3. A metallic article as claimed in claim 2 wherein there are a plurality of layers having sub-grains extending at an acute angle to the surface of the metallic article to form voids between adjacent sub-grains and a plurality of further layers having sub-grains extending perpendicularly to the surface of the metallic article.
4. A metallic article as claimed in claim 3 wherein the layers having sub-grains extending at an acute angle to the surface of the metallic article to form voids between adjacent sub-grains are arranged alternately with the further layers having sub-grains extending perpendicularly to the surface of the metallic article.
5. A metallic article as claimed in claim 1 wherein the sub-grains in adjacent layers with sub-grains extending at an acute angle to the surface of the metallic article are arranged at different angles.
6. A metallic article as claimed in claim 5 wherein the sub-grains in adjacent layers with sub-grains extending at an acute angle to the surface of the metallic article are arranged at progressively decreasing acute angles.
7. A metallic article as claimed in claim 1 wherein the sub-grains in the plurality of layers having sub-grains extending at an acute angle to the surface of the metallic article are arranged at an angle between 10° and 60°.
8. A metallic article as claimed in claim 7 wherein the sub-grains in the plurality of layers having sub-grains extending at an acute angle to the surface of the metallic article are arranged at an angle between 20° and 45°.
9. A metallic article as claimed in claim 8 wherein the sub-grains in the plurality of layers having sub-grains extending at an acute angle to the surface of 30°.
10. A metallic article as claimed in claim 1 wherein the bond coating comprises an aluminium containing bond coating on the metallic article, the aluminium containing bond coating has an alumina surface layer, the ceramic thermal barrier coating is arranged on the alumina layer.
11. A metallic article as claimed in claim 10 wherein the aluminium containing bond coating comprises a MCrAlY bond coating or a diffusion aluminide coating.
12. A metallic article as claimed in claim 1 wherein the bond coating comprises a MCrAlY bond coating on the metallic article, a platinum enriched MCrAlY layer on the MCrAlY bond coating, a platinum aluminide layer on the platinum enriched MCrAlY layer, the platinum aluminide layer has an alumina surface layer, the ceramic thermal barrier coating is arranged on the alumina layer.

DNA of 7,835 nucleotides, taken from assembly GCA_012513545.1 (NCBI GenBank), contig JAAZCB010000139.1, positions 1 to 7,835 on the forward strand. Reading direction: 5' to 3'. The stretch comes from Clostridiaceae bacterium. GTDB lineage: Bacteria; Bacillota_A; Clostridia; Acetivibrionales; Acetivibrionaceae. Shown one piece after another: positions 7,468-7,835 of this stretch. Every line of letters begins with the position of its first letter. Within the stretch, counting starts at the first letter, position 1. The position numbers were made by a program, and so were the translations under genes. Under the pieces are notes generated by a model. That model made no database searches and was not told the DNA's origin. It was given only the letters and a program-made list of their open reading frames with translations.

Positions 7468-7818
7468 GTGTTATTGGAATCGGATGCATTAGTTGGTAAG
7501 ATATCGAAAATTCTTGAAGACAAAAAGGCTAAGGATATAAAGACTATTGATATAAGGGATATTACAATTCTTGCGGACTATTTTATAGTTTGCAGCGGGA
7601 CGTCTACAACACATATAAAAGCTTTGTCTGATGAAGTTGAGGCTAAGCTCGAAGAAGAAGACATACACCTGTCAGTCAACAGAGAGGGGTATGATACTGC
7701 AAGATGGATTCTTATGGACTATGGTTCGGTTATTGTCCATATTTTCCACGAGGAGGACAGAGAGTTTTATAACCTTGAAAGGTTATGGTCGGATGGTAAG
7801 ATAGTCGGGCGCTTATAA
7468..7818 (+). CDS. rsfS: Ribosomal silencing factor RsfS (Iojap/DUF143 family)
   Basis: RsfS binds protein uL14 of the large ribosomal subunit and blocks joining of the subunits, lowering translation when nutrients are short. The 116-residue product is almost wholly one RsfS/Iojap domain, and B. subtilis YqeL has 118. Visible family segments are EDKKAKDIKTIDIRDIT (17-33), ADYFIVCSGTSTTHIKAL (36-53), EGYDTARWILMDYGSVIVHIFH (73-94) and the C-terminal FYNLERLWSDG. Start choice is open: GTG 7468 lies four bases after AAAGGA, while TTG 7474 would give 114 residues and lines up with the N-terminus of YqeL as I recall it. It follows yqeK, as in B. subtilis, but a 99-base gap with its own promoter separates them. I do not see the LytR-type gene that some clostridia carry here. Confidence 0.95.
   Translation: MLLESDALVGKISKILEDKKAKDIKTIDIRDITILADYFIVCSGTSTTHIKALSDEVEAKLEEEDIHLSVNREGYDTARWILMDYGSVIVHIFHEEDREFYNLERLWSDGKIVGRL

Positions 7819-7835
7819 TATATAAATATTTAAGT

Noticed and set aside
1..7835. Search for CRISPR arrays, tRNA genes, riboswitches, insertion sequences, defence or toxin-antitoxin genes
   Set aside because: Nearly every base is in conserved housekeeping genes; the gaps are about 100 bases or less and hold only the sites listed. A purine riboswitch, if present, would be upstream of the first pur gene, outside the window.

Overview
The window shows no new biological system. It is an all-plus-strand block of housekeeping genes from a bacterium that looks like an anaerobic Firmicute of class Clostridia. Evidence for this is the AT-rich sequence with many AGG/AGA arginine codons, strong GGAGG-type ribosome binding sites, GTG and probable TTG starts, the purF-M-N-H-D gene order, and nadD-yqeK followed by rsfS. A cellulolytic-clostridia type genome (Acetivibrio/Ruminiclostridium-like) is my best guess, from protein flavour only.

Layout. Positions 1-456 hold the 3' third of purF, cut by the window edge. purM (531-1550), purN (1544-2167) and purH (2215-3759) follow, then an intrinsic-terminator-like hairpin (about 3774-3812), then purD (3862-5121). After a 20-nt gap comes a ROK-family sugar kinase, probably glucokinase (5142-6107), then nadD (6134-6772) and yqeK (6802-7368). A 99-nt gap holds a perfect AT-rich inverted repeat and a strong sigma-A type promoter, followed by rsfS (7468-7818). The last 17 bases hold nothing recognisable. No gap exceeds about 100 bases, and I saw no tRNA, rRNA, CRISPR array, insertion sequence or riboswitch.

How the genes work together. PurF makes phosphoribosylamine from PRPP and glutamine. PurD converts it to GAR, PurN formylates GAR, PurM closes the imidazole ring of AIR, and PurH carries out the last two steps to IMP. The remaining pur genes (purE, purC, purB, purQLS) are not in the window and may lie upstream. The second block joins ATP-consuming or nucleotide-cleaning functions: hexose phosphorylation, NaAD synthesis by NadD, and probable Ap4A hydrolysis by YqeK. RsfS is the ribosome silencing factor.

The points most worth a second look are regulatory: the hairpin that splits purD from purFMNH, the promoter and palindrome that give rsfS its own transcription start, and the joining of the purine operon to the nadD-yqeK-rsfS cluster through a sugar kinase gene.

13. A metallic article as claimed in claim 1 wherein the metallic article has an alumina surface layer, the ceramic thermal barrier coating is arranged on the alumina layer.
14. A metallic article as claimed in any of claim 1 wherein the metallic article comprises a nickel superalloy article or a cobalt superalloy article.
15. A metallic article as claimed in claim 1 wherein the metallic article comprises a turbine blade or a turbine vane.
16. A metallic article as claimed in claim 1 wherein the ceramic thermal barrier coating comprises zirconia.
17. A metallic article as claimed in claim 16 wherein the zirconia is stabilised with yttria.
18. A method of applying a ceramic thermal barrier coating to a metallic article, comprising the steps of: forming a bond coating on the metallic article, applying a ceramic thermal barrier coating to the bond coating by vapour deposition such that a plurality of columnar grains extend substantially perpendicularly to the surface of the metallic article, the vapour deposition process including a first deposition mode comprising depositing the ceramic such that a plurality of layers are formed in each columnar ceramic grain, the plurality of layers having sub-grains extending at an acute angle to the surface of the metallic article to form voids between adjacent sub-grains, the voids being arranged at an acute angle to the surface of the metallic article and thereby reduce the thermal conductivity of the ceramic thermal barrier coating.
19. A method as claimed in claim 18 wherein the vapour deposition process includes a second mode comprising depositing the ceramic such that at least one further layer is formed in each columnar ceramic grain, the at least one further layer having sub-grains extending perpendicularly to the surface of the metallic article, the at least one further layer having sub-grains extending perpendicularly to the surface of the metallic article being arranged further from the surface of the metallic article than the plurality of layers having sub-grains extending at an acute angle to the surface of the article to increase the erosion resistance of the ceramic thermal barrier coating.